Rural Profile: Maria
Maria (not her real name), a young Hispanic mother, was 24 and living in her hometown of Yakima, Washington, when she was first tested for HIV in 1991. Her mother had insisted that she see the family doctor because she was pregnant with her second child and actively using intravenous drugs.
The doctor suggested an HIV test, and Maria gave her permission even though she did not think she was at risk for HIV. "I said no problem," Maria remembers, "Because I was a woman, I knew I wouldn't have that. Back then, everyone thought it was a gay man's disease."
But the test result was positive. Maria found out from public health officials who had to search the streets to find her. Looking back, Maria expresses gratitude that her family doctor reported her test results. "I'm glad they had my name, that they found me. It changed my whole life." After learning she was HIV-positive, Maria tried to commit suicide and was hospitalized. From there, she entered chemical dependency treatment. She has been sober now for nine years.
"For me, AIDS gave me a better life. I've got both my kids in my life and I own my own home. If I had gone to a clinic [and been tested anonymously], I wouldn't have even come back for my results, because I didn't think I was at risk. I still wouldn't know today. If I hadn't found out, I'd be another death statistic."
Now, Maria works with a chemical dependency agency and speaks publicly about her life as a Hispanic woman living with HIV. She recently attended AIDS Watch 2001 in Washington D.C. where there was a lot of discussion about the growing impact of HIV/AIDS among Hispanics. "They kept saying, 'But we're not seeing the numbers.' And I kept telling them, 'That's what you said about women. Are we going to wait until thousands of us die, before we pay attention?'"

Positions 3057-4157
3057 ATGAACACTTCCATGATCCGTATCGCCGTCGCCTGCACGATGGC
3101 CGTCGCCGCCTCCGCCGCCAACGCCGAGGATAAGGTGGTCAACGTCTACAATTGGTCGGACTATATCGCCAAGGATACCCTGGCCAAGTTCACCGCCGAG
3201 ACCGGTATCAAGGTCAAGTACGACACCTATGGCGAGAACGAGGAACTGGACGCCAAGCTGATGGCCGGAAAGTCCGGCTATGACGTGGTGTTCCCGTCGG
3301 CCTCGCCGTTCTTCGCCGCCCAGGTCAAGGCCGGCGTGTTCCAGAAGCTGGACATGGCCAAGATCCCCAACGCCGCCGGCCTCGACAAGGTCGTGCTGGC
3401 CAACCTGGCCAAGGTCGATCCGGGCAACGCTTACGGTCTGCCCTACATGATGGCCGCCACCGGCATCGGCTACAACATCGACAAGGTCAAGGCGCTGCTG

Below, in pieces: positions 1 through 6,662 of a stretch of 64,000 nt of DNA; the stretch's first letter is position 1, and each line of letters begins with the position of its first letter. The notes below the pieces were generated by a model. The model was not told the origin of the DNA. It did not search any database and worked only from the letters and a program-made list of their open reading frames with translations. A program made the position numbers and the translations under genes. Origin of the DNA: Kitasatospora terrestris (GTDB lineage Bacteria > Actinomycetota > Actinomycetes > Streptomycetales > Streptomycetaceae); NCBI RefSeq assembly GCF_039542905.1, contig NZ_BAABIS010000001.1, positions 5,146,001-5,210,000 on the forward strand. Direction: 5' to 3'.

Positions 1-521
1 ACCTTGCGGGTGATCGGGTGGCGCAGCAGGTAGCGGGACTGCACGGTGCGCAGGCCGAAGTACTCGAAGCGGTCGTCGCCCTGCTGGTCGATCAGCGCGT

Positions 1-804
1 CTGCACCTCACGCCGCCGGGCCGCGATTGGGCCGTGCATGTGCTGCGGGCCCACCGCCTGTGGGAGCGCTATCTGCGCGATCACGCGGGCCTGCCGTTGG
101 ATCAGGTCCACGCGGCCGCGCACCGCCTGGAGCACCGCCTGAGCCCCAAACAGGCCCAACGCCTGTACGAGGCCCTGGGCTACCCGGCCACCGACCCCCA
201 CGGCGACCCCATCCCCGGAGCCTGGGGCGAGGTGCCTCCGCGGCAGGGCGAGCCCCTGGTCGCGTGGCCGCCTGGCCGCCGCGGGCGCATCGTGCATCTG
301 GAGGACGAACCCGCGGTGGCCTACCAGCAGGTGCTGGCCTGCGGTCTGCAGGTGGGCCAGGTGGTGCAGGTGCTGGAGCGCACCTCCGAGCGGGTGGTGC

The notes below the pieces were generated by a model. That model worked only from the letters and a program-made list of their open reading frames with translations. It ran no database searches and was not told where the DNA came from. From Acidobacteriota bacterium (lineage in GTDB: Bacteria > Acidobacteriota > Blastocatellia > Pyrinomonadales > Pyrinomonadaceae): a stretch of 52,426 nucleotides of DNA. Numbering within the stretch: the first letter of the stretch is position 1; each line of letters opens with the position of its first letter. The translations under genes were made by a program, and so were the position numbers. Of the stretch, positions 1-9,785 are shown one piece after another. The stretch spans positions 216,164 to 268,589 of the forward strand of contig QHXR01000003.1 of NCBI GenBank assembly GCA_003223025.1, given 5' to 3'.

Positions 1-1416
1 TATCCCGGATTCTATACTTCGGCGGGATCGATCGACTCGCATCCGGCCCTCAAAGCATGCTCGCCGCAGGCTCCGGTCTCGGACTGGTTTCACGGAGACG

Maria was also a panelist at the recent eastern Washington meeting of the Governor's Advisory Council on HIV and AIDS (GACHA), "I was quoted as saying, 'If you get sick in Yakima, you better get sick on Mondays.' That's because we only have a clinic once a week [New Hope Clinic] -- for four hours. If you're sick on any other day, you're at the ER and half the ER people aren't knowledgeable in this disease." She is quick to point out, however, that much of the feedback she and other panelists gave at the GACHA meeting was positive. "Things have gotten so much better. I remember in 1991, the doctor wore a space suit to deliver my baby. They don't do that now."
Maria also praised the local health district employees and volunteer organizations in Yakima, such as POCAAN [People of Color Against AIDS Network] and Care Bearers. "Most people would say, 'Oh you don't have enough women, so we can't support your groups.' There are only 3 to 4 women, but Care Bearers still supports our women's group. Even though the numbers [in the women's support group] are low, at least I know that it's not just me. For a long time I thought it was just me."
Maria believes strongly in the need for HIV-positive people to be visible and to come together in rural communities. "As soon as you find someone else it's so much easier. But you can't find those people if everybody is hiding. You're alone and depressed. In the long run, if money was spent for support and for people to gather around, people would feel better and be healthier."
By speaking out, Maria hopes to increase awareness and funding and to improve health for HIV-positive people in her community. "Because people don't come out and speak, it seems like I'm the only woman here. I know that the high school kids think, 'Oh, she's coming again this year -- she must be the only one.' But we have over 70 [HIV-positive] women [in the Yakima area]."
Maria also hopes that by speaking at high schools and at meetings like GACHA she will be able to inspire another HIV-positive person, hopefully a woman, or a Hispanic, to be able to be public about their status and to share their stories with others. "As long as you have a positive outlook on life, your heath is so much better. I think that's what has kept me going for so long."
This article was provided by Seattle Treatment Education Project. It is a part of the publication STEP Perspective.